It seems to me that you'd have to have software installed or part of any system you wanted to access that USB/removable media on. Otherwise the system won't recognize that it's encrypted and see gibberish, or won't know how to decrypt it at best. I know that some USB drives (at least the thumb drives) come with small applications for just that purpose, but you have to install it on each system you want to run it, and I don't know how secure it is as I've never used it myself.

Encryption is for terrorists. (2, Funny)

w3bd4wg (938648) | more than 6 years ago | (#22320442)

http://www.truecrypt.org/downloads/transient/9b6d4c43d4/TrueCrypt%205.0%20Source.zip [truecrypt.org] Forbidden You don't have permission to access /downloads/transient/9b6d4c43d4/TrueCrypt 5.0 Source.zip on this server. Apache/1.3.34 Server at www.truecrypt.org Port 80 I cannot get the source. The NSA has removed it.

Features-Changes List from Truecrypt.org: (0)

Anonymous Coward | more than 6 years ago | (#22320468)

5.0

February 5, 2008

New features:

* Ability to encrypt a system partition/drive (i.e. a partition/drive where Windows is installed) with pre-boot authentication (anyone who wants to gain access and use the system, read and write files, etc., needs to enter the correct password each time before the system starts). For more information, see the chapter System Encryption in the documentation. (Windows Vista/XP/2003)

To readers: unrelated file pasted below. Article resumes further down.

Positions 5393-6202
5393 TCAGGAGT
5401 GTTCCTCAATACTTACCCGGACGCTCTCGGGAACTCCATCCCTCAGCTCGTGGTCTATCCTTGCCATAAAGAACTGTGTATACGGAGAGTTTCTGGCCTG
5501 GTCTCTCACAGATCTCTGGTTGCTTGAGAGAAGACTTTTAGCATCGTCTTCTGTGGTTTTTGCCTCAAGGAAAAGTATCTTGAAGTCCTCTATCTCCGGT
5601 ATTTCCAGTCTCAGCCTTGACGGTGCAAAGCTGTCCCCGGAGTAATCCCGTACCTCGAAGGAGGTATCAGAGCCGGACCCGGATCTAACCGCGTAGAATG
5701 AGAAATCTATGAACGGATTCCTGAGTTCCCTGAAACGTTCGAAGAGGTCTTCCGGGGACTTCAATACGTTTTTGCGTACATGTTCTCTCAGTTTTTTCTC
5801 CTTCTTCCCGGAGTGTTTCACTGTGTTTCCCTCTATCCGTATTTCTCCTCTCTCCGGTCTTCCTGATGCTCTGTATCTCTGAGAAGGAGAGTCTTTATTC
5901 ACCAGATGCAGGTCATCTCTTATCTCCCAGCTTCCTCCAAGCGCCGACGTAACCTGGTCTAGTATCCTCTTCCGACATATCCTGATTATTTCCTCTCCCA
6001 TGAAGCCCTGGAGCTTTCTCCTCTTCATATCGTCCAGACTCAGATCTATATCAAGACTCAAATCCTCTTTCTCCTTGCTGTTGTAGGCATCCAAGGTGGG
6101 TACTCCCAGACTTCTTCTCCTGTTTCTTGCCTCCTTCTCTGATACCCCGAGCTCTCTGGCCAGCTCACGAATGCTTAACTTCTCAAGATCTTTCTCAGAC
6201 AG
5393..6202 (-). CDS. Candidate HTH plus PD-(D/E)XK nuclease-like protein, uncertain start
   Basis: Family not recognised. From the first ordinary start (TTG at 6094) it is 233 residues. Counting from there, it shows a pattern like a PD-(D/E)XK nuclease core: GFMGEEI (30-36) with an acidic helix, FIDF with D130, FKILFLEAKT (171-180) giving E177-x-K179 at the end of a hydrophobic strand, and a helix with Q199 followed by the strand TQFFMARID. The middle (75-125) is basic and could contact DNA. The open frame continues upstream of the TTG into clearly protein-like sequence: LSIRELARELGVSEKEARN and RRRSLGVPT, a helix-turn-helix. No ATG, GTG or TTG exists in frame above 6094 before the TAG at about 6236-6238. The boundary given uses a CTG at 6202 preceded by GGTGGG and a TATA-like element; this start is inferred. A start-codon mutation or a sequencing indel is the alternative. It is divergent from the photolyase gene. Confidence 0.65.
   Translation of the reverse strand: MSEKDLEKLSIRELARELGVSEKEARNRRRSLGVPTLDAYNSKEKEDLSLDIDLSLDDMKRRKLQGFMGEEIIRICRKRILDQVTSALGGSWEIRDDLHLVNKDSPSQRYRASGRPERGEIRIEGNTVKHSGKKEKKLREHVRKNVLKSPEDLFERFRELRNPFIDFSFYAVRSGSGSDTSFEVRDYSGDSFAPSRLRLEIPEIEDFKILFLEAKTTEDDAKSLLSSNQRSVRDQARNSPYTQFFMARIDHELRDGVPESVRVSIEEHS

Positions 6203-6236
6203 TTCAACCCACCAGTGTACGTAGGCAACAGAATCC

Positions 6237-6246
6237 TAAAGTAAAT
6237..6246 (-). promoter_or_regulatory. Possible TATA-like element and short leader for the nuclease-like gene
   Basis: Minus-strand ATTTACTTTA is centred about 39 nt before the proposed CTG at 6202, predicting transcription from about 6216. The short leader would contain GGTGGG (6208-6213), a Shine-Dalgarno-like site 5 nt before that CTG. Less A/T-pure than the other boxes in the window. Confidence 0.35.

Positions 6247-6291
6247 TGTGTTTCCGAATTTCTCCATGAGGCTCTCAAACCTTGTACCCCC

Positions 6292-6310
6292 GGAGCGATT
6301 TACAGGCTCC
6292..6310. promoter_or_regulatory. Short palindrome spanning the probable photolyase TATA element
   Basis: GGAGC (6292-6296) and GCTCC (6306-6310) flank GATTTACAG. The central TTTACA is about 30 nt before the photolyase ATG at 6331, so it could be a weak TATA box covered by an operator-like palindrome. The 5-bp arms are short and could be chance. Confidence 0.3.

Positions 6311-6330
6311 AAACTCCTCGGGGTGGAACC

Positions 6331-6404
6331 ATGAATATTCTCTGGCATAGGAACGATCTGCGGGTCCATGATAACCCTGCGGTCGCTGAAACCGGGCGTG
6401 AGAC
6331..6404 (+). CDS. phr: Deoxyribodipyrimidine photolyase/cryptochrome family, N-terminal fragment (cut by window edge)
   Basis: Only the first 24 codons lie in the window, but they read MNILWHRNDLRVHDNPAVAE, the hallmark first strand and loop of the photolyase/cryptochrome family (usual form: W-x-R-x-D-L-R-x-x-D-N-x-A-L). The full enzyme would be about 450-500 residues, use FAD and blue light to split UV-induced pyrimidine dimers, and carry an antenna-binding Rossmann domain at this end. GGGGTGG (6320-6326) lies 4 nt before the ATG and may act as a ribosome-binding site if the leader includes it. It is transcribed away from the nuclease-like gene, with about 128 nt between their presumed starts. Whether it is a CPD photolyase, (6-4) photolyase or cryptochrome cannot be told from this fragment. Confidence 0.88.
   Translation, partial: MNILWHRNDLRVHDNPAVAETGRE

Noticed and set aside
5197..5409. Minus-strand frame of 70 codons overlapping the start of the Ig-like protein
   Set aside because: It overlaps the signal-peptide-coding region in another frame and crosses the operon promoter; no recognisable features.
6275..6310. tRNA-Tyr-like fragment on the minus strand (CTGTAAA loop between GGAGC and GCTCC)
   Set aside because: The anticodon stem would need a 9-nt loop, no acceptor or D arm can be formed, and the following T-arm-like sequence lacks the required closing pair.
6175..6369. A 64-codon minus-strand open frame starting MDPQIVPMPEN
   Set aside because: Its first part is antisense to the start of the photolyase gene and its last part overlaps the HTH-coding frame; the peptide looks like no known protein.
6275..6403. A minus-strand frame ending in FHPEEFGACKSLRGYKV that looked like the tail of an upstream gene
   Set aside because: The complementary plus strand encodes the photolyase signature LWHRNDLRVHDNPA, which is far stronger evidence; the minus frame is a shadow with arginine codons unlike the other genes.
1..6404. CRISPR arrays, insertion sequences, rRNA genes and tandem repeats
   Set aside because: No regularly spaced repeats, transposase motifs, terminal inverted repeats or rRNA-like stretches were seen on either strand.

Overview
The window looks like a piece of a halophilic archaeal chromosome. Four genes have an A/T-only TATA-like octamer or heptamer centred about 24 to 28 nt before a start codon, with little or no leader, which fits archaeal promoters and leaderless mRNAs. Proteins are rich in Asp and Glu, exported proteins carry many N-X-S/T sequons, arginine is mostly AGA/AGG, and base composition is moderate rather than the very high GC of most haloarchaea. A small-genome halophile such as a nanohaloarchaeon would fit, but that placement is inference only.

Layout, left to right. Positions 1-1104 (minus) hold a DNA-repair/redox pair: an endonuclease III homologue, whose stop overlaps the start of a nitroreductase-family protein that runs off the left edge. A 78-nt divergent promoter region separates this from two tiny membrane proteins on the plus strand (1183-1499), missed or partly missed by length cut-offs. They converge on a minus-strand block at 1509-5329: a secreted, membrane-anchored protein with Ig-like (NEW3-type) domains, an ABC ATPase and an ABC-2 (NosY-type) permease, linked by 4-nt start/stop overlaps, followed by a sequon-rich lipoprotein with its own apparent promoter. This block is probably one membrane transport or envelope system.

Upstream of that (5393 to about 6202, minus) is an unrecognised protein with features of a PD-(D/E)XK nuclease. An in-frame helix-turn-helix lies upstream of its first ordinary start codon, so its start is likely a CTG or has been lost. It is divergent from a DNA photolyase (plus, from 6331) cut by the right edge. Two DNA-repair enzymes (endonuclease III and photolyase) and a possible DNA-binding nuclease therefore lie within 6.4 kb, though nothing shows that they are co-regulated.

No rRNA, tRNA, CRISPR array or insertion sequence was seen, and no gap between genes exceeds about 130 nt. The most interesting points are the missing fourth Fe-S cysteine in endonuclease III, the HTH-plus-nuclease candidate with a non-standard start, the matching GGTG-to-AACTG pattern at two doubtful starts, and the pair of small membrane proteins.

* Pipelined operations increasing read/write speed by up to 100% (Windows)

Mac OS X version

* Graphical user interface for the Linux version of TrueCrypt
* XTS mode of operation, which was designed by Phillip Rogaway in 2003 and which was recently approved as the IEEE 1619 standard for cryptographic protection of data on block-oriented storage devices. XTS is faster and more secure than LRW mode (for more information on XTS mode, see the section Modes of Operation in the documentation).

Note: New volumes created by this version of TrueCrypt can be encrypted only in XTS mode. However, volumes created by previous versions of TrueCrypt can still be mounted using this version of TrueCrypt.

* SHA-512 hash algorithm (replacing SHA-1, which is no longer available when creating new volumes).

Note: To re-encrypt the header of an existing volume with a header key derived using HMAC-SHA-512 (PRF), select 'Volumes' > 'Set Header Key Derivation Algorithm'.

Improvements, bug fixes, and security enhancements:

* The Linux version of TrueCrypt has been redesigned so that it will no longer be affected by changes to the Linux kernel (kernel upgrades/updates).

* Many other minor but dickalicious improvements, bug fixes, and security enhancements. (Windows and Linux)

If you are using an older version of TrueCrypt, it is strongly recommended that you upgrade to this version.